MN – It’s clear that Anakin is a character you have a strong affinity for, through his appearances in your nine issues on Star Wars: Republic, The Force Unleashed series, Galaxies, Star Wars Purge: The Hidden Blade and the two recent Vader series. What is it that draws you back to Anakin and his story?

HB – I like characters who are “damaged goods,” and as a horror fan I’ve always been drawn to the Frankenstein’s monster-like aspects of Vader. But mostly, it’s really interesting to explore the evolution of the character from Anakin in Revenge of the Sith to Darth Vader in A New Hope. And I do feel like the entire saga is, in many ways, Anakin’s story, so it’s a great honor and challenge to show the different facets of him.

MN – Are there any era’s of the Star Wars timeline that you would like to get your teeth into? Or perhaps locations that have yet to be explored in any great detail?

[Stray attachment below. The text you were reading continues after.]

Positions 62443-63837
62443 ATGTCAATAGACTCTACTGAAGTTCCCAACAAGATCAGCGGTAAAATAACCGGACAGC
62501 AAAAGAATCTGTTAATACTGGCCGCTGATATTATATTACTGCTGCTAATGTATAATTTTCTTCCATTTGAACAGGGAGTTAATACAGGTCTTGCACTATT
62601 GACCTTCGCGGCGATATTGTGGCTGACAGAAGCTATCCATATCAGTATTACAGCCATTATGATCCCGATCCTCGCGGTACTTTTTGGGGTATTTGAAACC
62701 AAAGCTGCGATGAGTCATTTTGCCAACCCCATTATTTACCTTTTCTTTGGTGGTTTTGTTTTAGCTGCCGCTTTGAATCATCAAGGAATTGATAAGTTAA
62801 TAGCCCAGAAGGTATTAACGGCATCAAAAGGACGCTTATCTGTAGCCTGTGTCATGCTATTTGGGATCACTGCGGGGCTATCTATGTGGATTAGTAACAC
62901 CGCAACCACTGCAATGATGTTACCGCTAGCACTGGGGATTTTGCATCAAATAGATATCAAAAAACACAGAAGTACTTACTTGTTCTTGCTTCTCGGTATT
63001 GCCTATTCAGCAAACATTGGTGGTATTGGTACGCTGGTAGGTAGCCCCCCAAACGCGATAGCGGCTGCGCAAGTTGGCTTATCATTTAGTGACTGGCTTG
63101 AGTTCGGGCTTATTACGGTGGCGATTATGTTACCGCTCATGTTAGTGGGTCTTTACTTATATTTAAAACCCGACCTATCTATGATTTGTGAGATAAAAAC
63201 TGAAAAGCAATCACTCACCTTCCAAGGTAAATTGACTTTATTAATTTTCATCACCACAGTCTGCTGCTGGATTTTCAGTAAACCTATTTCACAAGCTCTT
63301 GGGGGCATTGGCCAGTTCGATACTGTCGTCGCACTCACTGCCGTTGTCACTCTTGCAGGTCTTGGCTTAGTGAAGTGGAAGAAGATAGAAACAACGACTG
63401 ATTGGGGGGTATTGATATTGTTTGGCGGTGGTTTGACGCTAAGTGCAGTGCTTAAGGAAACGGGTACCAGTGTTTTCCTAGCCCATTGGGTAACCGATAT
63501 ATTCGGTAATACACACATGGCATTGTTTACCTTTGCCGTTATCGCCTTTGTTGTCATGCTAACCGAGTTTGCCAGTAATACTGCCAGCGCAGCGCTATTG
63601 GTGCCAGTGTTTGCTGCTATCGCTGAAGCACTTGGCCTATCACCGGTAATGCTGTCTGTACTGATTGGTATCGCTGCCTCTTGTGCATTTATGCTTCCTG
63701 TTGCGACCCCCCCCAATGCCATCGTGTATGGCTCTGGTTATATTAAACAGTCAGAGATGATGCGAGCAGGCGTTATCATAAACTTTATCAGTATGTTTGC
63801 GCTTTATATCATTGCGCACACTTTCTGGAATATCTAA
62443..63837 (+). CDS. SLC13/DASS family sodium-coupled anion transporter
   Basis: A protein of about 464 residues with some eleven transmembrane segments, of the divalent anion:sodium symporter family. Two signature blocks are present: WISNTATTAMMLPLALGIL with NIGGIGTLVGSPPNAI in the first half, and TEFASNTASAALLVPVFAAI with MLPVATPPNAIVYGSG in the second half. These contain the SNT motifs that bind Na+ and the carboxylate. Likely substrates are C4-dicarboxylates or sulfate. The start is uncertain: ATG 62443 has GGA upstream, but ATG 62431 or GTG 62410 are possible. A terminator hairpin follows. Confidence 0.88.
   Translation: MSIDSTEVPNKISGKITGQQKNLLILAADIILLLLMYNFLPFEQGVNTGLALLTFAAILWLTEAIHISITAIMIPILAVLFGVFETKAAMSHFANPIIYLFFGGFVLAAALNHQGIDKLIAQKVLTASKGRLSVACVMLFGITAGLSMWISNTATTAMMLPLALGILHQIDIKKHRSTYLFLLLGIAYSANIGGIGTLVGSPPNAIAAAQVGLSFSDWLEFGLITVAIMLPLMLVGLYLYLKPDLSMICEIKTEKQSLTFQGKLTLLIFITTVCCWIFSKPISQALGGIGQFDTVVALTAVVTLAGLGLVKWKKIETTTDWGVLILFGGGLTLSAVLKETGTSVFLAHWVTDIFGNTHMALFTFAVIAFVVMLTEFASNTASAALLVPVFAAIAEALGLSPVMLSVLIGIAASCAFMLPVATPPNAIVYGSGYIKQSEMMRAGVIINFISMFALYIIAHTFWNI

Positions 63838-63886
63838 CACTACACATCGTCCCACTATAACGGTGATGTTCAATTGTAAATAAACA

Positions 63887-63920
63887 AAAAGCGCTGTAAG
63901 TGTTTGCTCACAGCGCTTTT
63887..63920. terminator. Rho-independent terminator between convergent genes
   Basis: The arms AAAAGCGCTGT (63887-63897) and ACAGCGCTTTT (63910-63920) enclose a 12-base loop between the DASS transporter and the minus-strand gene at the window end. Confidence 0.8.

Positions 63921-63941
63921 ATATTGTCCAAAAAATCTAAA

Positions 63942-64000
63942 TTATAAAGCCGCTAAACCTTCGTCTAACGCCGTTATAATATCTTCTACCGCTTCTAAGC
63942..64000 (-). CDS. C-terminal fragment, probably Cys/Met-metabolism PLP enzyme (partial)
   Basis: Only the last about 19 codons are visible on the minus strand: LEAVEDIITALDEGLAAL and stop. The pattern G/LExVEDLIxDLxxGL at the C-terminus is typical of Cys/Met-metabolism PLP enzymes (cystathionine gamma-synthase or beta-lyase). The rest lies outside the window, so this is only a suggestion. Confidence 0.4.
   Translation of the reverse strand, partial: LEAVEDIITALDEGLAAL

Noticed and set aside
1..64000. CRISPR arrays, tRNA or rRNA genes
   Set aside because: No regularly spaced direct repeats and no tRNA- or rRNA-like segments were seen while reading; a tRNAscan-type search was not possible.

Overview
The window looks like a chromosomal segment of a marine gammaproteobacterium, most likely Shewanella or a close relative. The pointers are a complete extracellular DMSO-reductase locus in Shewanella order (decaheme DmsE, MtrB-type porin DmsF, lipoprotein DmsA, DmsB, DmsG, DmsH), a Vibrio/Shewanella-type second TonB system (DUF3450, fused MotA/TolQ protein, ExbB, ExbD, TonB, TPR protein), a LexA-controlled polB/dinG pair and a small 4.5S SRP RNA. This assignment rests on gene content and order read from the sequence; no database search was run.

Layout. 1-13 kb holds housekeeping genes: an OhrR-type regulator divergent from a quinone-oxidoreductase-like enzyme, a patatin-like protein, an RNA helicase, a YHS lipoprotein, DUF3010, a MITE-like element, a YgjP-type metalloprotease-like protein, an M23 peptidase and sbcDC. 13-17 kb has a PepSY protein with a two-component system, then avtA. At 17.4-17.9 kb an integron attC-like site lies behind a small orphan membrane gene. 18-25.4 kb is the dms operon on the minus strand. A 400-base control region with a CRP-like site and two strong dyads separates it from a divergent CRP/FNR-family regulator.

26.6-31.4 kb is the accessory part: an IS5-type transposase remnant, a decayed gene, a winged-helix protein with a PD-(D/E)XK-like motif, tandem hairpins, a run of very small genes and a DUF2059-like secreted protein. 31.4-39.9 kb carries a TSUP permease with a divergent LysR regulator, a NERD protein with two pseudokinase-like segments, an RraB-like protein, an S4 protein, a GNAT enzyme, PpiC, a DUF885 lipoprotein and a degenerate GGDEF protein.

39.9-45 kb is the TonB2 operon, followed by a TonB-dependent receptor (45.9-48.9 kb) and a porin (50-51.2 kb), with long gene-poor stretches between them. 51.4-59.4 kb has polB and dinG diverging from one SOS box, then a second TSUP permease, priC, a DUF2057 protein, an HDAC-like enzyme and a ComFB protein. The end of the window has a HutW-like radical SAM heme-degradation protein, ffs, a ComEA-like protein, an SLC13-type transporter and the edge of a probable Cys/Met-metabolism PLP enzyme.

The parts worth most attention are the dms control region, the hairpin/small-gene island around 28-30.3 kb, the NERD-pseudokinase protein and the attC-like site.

HB – I really enjoy the period between the two trilogies because it’s such fertile territory for storytelling. Beyond that, I’d love to tell more stories focusing on the exploits of Luke, Han and Leia during the height of the Rebellion. Or delve into the far past or far future, which provide opportunities to start from scratch and create a whole new cast of characters. The Star Wars underworld and the undefined sections of Coruscant are also interesting to me.

MN – Lieutenant Tohm was an interesting choice to make the focal point of the first issue of Ghost Prison. He’s seems to be a man with a good heart who’s buying into the promise of this new Empire, but already we can see that the Empire put little stock in training their men to a high calibre – they are essentially cannon fodder. How do you view the Empire’s training regimes at this time of the Empire’s birth compared to the scrabble and grit of the rebellion in this era?